#2 Regen is lower. In LoL, champs naturally regenerate HP and mana about 3x as fast as they do in HoN. This makes it absolutely vital to spend a lot more on healing items in HoN than in LoL, and mana pots, which are useless in LoL, see widespread use in HoN.
#3 The gold difference from dying is twice as large. In LoL, the killer gets gold and the person killed doesn't lose gold. In HoN, you lose gold when you die, so there's a double reward from killing someone: you both get money for yourself and take money from the enemy. This makes ganking about a thousand times more fruitful in HoN than in LoL, opening strategies such as a powerful ganking hero mid who controls the game by continuously killing lower level heroes on the sidelanes. This doesn't happen in LoL because the reward is so much lower (and because LoL's map takes longer to traverse and there are infinite wards in LoL).
One thing to note that HoN has much stronger collision detection, and you can effectively block or be blocked by creeps and heroes. You can also block your own teammates on accident, and get them killed.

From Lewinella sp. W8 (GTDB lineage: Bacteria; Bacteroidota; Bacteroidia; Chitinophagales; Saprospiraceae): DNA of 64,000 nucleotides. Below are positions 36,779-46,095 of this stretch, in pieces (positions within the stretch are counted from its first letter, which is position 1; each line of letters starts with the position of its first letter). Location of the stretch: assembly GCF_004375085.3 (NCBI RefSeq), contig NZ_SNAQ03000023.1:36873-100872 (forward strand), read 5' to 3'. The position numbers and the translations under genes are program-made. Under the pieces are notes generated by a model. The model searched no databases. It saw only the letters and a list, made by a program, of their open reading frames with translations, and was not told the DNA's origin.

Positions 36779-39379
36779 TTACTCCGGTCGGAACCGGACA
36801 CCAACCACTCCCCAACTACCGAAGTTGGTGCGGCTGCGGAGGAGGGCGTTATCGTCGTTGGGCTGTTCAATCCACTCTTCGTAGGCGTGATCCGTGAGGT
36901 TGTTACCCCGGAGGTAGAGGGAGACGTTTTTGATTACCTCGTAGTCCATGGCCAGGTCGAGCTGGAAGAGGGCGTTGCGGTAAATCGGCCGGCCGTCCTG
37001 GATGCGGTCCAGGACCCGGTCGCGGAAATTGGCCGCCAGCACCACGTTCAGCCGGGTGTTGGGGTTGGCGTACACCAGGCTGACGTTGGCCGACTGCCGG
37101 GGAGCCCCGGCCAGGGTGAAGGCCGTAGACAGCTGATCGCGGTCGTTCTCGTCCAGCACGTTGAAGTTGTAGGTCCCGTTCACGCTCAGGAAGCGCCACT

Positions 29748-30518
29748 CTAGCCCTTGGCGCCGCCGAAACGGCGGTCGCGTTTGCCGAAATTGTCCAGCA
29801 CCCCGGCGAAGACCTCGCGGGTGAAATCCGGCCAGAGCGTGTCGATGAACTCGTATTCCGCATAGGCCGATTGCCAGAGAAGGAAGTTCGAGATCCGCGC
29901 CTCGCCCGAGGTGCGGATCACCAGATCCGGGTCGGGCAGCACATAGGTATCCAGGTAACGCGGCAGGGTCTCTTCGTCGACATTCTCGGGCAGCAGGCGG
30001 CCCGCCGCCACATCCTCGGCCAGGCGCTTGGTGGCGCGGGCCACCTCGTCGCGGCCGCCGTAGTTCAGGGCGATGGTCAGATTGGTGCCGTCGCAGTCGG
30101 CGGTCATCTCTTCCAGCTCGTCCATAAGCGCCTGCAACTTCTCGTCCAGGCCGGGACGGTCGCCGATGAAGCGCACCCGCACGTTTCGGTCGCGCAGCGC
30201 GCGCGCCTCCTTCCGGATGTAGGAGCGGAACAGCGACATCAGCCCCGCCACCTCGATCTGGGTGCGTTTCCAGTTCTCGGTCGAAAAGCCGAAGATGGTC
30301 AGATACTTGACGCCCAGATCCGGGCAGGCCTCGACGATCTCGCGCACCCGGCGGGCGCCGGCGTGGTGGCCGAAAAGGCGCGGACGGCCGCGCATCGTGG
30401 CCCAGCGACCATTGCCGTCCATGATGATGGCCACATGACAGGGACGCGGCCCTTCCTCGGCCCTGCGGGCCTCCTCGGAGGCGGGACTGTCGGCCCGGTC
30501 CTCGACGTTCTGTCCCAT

You can also accidentally push your lane because you're carrying items like Ring of the Teacher, or anything that adds, say, armor as an aura.
I barely ever see them (or HP pots, for that matter) in HoN, too. I mostly see runes, power supplies, and blood chalices. Slow, 30 sec regen during which you can't do anything because being hit will cancel it is a bit awkward.
Welcome to HoN! won't add alot but i'd just like to wish you good luck! oh and don't get knocked down by the occasional *******, there tends to be some at the 1500-something bracket.
HoN rewards proper aggression, whereas LoL is a boring passive farmfest for the first 20 minutes.